“Southernism” can be so different to so many people
Recently a friend asked me what “southern” meant to me. Naturally, as a native southern woman, I wanted to give her a reliable answer that she could understand as well as “adopt” into her own world “up north”, in Manhattan. “Southernism” can be so different to so many people but there are a few common themes…one is being nice. Having grown up in Dalton, Georgia where I knew literally everyone or they knew me, I’m pretty sure I’m nice to everyone…and why not? Everyone is pretty nice to me. We tend to mirror the behavior we see in our lives. That said, I have been thinking about this subject even more as we are moving into the holiday season. Thanksgiving, Christmas, Hanukkah, and any other holidays you may celebrate with your loved ones should be a time for pleasure, fellowship and friendship. Why is it then that some think family and friends are two separate things? I think friends can be family and that family can be friends…and what better’s than when your family members are your best friends?!? Let’s not lose sight of who matters most in our lives, it’s our parents, our children, our siblings and certainly our spouses or significant others.
The 6th “love language” is lovin’ from the oven
When thinking about what makes living in the south “special”, it almost always boils down to something that involves food and beverages with people whose company we enjoy. There’s a famous book titled “The Five Love Languages” but the author left out the 6th “love language”, “lovin from the oven”. As we southerners celebrate marriages, birthdays, anniversaries, graduations or even great report cards with food, we enjoy the anticipation of said events early on by flipping through cherished family cook books for menu inspiration or for the modern southerners, perhaps the “open table” app comes into play to make reservations. I’ve noticed that one doesn’t even have to be from the south to enjoy practicing these beautiful traditions. As our friends already know, the Kiker & Morrow family is incredibly close-knit and we eat together as often as possible. I’m a strong believer that the act of breaking bread together ensures that we center our minds on what’s most important, and focus our hearts with an attitude of gratitude, and quite honestly it’s the perfect time to talk about what’s happening with the children or grandchildren. When else do you have a moment to look across the table (phones down and on silent please) and see into each others’ eyes what kind of day or week you’re having and have the ability to listen, be supportive or share in the joy of what’s going on. Witnessing each other’s lives is how we should do life…how we should do marriage…and it’s when we are too busy with careers, traveling or simply preoccupied with our own interests that we lose track of each other.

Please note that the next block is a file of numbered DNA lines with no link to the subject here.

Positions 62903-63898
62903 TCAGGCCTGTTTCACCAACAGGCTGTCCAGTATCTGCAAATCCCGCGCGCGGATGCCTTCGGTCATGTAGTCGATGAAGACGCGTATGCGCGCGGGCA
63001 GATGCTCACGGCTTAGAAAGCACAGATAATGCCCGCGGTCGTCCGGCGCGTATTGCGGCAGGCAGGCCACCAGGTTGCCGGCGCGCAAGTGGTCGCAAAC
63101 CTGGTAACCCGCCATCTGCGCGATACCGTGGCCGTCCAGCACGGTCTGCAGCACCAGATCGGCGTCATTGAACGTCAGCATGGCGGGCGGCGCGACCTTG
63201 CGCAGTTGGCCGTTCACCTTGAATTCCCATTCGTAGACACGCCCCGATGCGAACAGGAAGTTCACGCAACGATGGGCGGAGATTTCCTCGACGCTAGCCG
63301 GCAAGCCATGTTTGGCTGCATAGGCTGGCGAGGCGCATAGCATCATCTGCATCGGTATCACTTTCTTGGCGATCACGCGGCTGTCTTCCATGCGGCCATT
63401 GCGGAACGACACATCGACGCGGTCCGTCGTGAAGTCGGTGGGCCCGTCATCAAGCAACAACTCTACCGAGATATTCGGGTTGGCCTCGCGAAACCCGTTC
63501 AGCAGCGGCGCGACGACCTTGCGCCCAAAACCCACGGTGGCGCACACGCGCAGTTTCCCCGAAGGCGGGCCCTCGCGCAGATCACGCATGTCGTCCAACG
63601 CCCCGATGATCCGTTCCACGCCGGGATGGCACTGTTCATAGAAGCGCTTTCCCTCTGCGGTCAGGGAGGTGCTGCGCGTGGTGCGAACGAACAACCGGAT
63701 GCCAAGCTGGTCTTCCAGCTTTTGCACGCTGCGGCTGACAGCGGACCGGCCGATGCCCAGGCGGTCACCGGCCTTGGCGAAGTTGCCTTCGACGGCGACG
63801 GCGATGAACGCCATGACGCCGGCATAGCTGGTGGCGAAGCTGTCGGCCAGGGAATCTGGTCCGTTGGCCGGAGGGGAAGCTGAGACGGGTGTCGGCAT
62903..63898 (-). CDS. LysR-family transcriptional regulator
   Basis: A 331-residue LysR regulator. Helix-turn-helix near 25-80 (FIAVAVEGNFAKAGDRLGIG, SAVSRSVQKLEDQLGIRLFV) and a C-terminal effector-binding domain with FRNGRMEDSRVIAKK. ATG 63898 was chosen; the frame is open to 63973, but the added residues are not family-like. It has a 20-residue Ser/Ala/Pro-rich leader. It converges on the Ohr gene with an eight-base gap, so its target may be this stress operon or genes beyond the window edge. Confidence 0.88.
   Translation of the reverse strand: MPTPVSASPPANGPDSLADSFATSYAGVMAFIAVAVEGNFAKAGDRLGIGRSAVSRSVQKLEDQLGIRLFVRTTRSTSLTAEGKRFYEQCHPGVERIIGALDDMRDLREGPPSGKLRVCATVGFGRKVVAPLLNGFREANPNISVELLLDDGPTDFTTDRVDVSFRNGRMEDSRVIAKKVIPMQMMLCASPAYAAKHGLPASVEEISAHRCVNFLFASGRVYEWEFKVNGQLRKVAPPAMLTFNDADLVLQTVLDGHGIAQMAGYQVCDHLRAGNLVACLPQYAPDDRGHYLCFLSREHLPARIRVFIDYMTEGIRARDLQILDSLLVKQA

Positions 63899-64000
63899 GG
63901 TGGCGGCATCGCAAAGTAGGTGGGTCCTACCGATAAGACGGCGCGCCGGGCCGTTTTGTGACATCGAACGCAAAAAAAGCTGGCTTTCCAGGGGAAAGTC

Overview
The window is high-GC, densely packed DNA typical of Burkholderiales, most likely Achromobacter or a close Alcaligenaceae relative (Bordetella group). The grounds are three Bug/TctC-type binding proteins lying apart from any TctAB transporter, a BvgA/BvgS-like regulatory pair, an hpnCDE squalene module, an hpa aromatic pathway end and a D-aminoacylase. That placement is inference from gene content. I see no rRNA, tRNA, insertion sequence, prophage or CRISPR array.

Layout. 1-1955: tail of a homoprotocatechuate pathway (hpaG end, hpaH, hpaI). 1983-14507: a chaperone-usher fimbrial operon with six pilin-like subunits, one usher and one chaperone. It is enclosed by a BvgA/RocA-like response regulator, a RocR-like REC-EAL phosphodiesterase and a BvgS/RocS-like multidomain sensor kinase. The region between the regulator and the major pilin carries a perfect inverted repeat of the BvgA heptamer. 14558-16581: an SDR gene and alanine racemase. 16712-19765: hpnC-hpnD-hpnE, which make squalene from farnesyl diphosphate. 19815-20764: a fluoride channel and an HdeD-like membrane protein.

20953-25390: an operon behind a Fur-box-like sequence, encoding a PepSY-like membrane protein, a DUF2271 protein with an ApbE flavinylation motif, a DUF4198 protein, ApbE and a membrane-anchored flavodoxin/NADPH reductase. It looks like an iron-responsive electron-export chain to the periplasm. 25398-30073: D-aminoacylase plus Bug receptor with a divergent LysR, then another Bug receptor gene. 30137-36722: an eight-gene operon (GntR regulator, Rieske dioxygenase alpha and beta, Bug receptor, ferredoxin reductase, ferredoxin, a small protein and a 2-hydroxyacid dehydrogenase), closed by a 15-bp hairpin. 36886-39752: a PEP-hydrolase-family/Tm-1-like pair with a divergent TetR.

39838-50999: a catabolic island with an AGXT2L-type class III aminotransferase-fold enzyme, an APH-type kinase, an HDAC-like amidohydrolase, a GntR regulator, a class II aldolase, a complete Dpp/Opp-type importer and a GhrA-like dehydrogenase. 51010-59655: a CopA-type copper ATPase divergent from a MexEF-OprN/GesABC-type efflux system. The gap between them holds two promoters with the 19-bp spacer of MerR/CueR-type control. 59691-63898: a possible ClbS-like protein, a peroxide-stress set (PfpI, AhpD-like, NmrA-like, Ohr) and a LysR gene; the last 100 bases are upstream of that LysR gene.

Our mutual commitment to “family” was the common thread
Just this fall, we had two new marriages in our family. My niece V. was the first of the grandchildren to get married. Needless to say, I was so excited when the aunts of the bride and groom began planning the bridesmaids luncheon. With both families having very southern family traditions as the inspiration and our mutual commitment to “family” as the common thread, the theme to our luncheon was born. Although it took all of us “aunts” (many of us are very involved in the floor covering industry here in Dalton) to pull it off, the event was truly southern. Preparations included polishing of the heirloom silver punch bowl, the planning of the color scheme of our table settings, several arrangements of fresh cut flowers, jeweled bird napkin rings, white woven table linens from Italy, layers of gold chargers, blue, white and gold luncheon plates, blue and white porcelain salad plates and the cobalt crystal goblets, all filled with the bride’s favorite southern goodies of fresh fruit, candied bacon, deviled eggs, and southern chicken salad with pecans and fruit. With family and commitment to one another in love, the mothers, grandmothers and great grandmothers wedding photos were framed in silver picture frames to serve as a means for each to share their words of wisdom on how to begin a life together from their experiences. The combined wisdom was well over a century of marriage and left everyone with both tears and laughter, just like life, it can be sweet, sad and funny, sometimes all at once. We ended the luncheon with a prayer and a toast to love and a life surrounded with the family we all cherish so much. These special and even daily occasions need not be expensive, formal or overly cumbersome. It can be flowers picked in the back yard or along the road side placed into a vase (or a jar) that makes you smile and sets the scene for something to be memorable, and to nurture the human spirit.
Go ahead ~ use the good stuff for every day occasions!
Every time Don or I are apart for a day or two at the most, we look forward to our “back porch time” together. I am sooooo old-fashioned and perhaps wise to the precious gift that life and love are, and shower Don and my family with love the moment they walk in the door. Life really is a gift and if we are lucky enough to have love too, then it’s up to us to really savor it. At the risk of sounding like “Martha” I always keep some simple ingredients in my pantry like nuts, charcuterie, fresh apples or a variety of cheeses for when we want to “sit a spell” to talk, to watch the birds in the back yard or just enjoy the peace and quiet of our personal sanctuary from the outside world while we enjoy the latest shipment of wine or try something we picked up at CostCo. Do I use the good crystal? You bet I do…if we don’t use the good stuff now, when will we? There’s no point in leaving beautiful things wrapped or boxed up only to never be enjoyed. Besides good wine always tastes better in crystal.